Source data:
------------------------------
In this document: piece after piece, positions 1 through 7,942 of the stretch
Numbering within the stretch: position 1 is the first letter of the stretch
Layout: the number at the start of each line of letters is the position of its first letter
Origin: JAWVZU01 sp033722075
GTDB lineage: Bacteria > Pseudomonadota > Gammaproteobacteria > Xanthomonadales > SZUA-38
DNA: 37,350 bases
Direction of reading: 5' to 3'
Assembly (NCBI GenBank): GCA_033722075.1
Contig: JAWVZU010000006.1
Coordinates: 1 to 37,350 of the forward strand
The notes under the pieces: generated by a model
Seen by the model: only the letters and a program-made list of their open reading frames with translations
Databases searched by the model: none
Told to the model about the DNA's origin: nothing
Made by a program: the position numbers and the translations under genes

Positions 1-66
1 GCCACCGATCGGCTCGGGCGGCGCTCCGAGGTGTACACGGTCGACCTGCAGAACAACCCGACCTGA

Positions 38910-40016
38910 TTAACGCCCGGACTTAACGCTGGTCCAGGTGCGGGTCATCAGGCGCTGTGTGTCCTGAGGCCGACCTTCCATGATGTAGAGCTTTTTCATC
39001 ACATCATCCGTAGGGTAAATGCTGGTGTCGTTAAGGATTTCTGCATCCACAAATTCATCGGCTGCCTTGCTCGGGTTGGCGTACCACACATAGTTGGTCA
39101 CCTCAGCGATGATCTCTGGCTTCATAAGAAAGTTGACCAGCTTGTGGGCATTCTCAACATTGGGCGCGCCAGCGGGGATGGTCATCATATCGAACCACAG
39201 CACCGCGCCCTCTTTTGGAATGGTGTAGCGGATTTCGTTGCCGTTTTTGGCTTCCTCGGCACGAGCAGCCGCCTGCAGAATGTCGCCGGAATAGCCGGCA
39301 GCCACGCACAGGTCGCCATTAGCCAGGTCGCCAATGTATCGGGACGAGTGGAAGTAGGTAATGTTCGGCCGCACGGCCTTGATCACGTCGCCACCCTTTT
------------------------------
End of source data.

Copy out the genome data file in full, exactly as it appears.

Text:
In this document: piece after piece, positions 1 through 7,942 of the stretch
Numbering within the stretch: position 1 is the first letter of the stretch
Layout: the number at the start of each line of letters is the position of its first letter
Origin: JAWVZU01 sp033722075
GTDB lineage: Bacteria > Pseudomonadota > Gammaproteobacteria > Xanthomonadales > SZUA-38
DNA: 37,350 bases
Direction of reading: 5' to 3'
Assembly (NCBI GenBank): GCA_033722075.1
Contig: JAWVZU010000006.1
Coordinates: 1 to 37,350 of the forward strand
The notes under the pieces: generated by a model
Seen by the model: only the letters and a program-made list of their open reading frames with translations
Databases searched by the model: none
Told to the model about the DNA's origin: nothing
Made by a program: the position numbers and the translations under genes

Positions 1-66
1 GCCACCGATCGGCTCGGGCGGCGCTCCGAGGTGTACACGGTCGACCTGCAGAACAACCCGACCTGA

Positions 38910-40016
38910 TTAACGCCCGGACTTAACGCTGGTCCAGGTGCGGGTCATCAGGCGCTGTGTGTCCTGAGGCCGACCTTCCATGATGTAGAGCTTTTTCATC
39001 ACATCATCCGTAGGGTAAATGCTGGTGTCGTTAAGGATTTCTGCATCCACAAATTCATCGGCTGCCTTGCTCGGGTTGGCGTACCACACATAGTTGGTCA
39101 CCTCAGCGATGATCTCTGGCTTCATAAGAAAGTTGACCAGCTTGTGGGCATTCTCAACATTGGGCGCGCCAGCGGGGATGGTCATCATATCGAACCACAG
39201 CACCGCGCCCTCTTTTGGAATGGTGTAGCGGATTTCGTTGCCGTTTTTGGCTTCCTCGGCACGAGCAGCCGCCTGCAGAATGTCGCCGGAATAGCCGGCA
39301 GCCACGCACAGGTCGCCATTAGCCAGGTCGCCAATGTATCGGGACGAGTGGAAGTAGGTAATGTTCGGCCGCACGGCCTTGATCACGTCGCCACCCTTTT